"Thom. Thom," the duck says. "Thom McAn. Change the shoes, Thom."
Then a Thom McAn logo and a bunch of quick shots of contemporary shoe styles, with a voice-over pitch: "The new Thom McAn. New shoes, more styles, genuine leather and still very affordable." And then back to the duck.
"Atta boy, Thom."
Atta boy, indeed, for signing off on one of the quirkiest and most delightful TV campaigns in a very long time. Produced by Mad Dogs & Englishmen, New York, it follows a similarly self-deprecating subway poster campaign aimed at changing consumer perceptions about a cheap and tired line of shoes.
The posters were a bit snide, but the TV is weirdly inspired-because while the bizarre characterizations of a lonesome shoe tycoon and a supernatural waterfowl are hilariously novel, the underlying strategy is definitely not.
All manner of marketers have used advertising to acknowledge past mistakes and to try to clean the slate. Lee Iacocca became famous talking up the New Chrysler. Eastern Airlines, desperate to stave off liquidation, admitted to years of lousy service. The 7-Eleven stores poked fun at their own cramped aisles, bad lighting and price gouging. And "Have you driven a Ford lately?" was an implicit condemnation of the Fords they're eager for you to forget.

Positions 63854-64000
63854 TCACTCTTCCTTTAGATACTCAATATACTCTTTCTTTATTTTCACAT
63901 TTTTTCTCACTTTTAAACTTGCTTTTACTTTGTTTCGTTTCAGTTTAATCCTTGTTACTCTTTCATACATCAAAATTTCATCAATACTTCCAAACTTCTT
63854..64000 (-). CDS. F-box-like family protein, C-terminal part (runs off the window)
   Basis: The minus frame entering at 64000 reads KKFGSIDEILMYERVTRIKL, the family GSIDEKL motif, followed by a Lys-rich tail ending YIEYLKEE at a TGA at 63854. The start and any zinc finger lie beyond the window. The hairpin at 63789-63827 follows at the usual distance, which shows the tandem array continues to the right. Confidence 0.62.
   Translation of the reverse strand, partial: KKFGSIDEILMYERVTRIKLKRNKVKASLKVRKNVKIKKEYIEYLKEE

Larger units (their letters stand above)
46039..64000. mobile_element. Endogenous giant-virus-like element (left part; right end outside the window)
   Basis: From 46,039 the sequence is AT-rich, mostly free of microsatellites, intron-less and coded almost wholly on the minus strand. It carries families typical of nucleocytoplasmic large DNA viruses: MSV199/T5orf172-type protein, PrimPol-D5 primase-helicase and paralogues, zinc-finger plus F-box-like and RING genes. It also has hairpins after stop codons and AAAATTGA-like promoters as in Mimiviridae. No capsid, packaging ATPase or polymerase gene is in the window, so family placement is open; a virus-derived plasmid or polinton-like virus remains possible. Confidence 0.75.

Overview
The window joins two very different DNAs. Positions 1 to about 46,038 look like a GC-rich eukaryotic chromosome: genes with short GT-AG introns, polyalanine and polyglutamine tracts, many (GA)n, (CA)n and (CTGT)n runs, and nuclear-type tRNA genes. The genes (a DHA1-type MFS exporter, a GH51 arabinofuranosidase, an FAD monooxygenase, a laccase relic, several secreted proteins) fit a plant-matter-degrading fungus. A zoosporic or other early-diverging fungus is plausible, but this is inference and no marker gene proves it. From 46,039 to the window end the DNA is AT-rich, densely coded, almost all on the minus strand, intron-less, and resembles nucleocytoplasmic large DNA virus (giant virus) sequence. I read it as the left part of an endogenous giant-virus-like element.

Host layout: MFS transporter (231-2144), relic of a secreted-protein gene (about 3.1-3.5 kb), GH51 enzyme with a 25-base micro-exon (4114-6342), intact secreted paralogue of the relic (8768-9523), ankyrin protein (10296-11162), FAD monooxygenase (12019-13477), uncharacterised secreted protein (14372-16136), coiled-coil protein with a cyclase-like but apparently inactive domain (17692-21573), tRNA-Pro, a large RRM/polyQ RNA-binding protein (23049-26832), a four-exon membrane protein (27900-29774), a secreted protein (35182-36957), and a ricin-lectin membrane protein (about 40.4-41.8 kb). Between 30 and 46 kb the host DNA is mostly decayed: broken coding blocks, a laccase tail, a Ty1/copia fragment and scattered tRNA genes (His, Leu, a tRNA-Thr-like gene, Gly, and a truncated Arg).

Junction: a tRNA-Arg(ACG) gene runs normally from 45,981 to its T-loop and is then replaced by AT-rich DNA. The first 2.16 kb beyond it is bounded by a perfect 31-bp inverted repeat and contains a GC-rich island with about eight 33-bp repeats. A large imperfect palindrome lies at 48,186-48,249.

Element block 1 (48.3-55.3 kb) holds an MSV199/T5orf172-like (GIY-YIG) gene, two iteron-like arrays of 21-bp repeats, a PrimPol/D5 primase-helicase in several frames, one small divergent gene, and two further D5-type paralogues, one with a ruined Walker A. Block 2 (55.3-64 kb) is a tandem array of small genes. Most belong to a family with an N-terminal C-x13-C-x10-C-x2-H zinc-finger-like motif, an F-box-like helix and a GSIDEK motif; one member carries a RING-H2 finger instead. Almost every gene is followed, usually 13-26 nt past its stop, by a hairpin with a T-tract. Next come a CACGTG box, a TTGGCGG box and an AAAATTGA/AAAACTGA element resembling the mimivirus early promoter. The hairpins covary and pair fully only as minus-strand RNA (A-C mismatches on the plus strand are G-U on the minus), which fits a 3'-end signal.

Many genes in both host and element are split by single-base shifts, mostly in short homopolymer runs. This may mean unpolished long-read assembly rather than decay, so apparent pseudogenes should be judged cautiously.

Retailers in particular seem eager to restage themselves vis-a-vis the decrepit monstrosities they had become. The Limited's tagline, "I love The Limited again," acknowledges the several years when customers had every reason to hate it. Meantime, the new Kmart, the new Sears and the new J.C. Penney all have begged us to forget their chintzy, stuffy and/or wizened past.
"New," after all, implies "improved"-although leave us not forget the New Coke, the New Nixon, the New Christy Minstrels. Egad, the New Congress.
Therein the risk. If the restaged brand is not deemed a dramatic improvement over the old one, credibility can be damaged beyond repair. And the urgency to attract new, younger customers must outweigh the danger of alienating older existing ones, because in truth there are sometimes consequences.
Oldsmobile thought it was enticing young people with "This is not your father's Oldsmobile," but the line backfired. Notwithstanding Alfred Sloan's best laid plans, most Oldsmobile buyers were not Chevy and Pontiac graduates but rather previous Oldsmobile owners, suddenly informed that a) they were old and irrelevant, b) "Ha ha, joke's on you! We've been selling you crap for years!"
The third danger of mea culpa advertising is that the relatively superficial questions of style and image at the heart of makeover campaigns may not be the core marketing problem. Customers haven't responded any better to the new Kmart than the old one, so now the company is looking for a new CEO.
Thom McAn needn't worry too much, however. If it fails, it will be because of the youth strategy itself-not the wonderful spots announcing it. But when the competition is going right for your throat, and you don't want to fight nasty, there's only one thing to do:
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Client: Thom McAn Shoe Co. Agency: Mad Dogs & Englishmen.
Ad Review Rating: 4 stars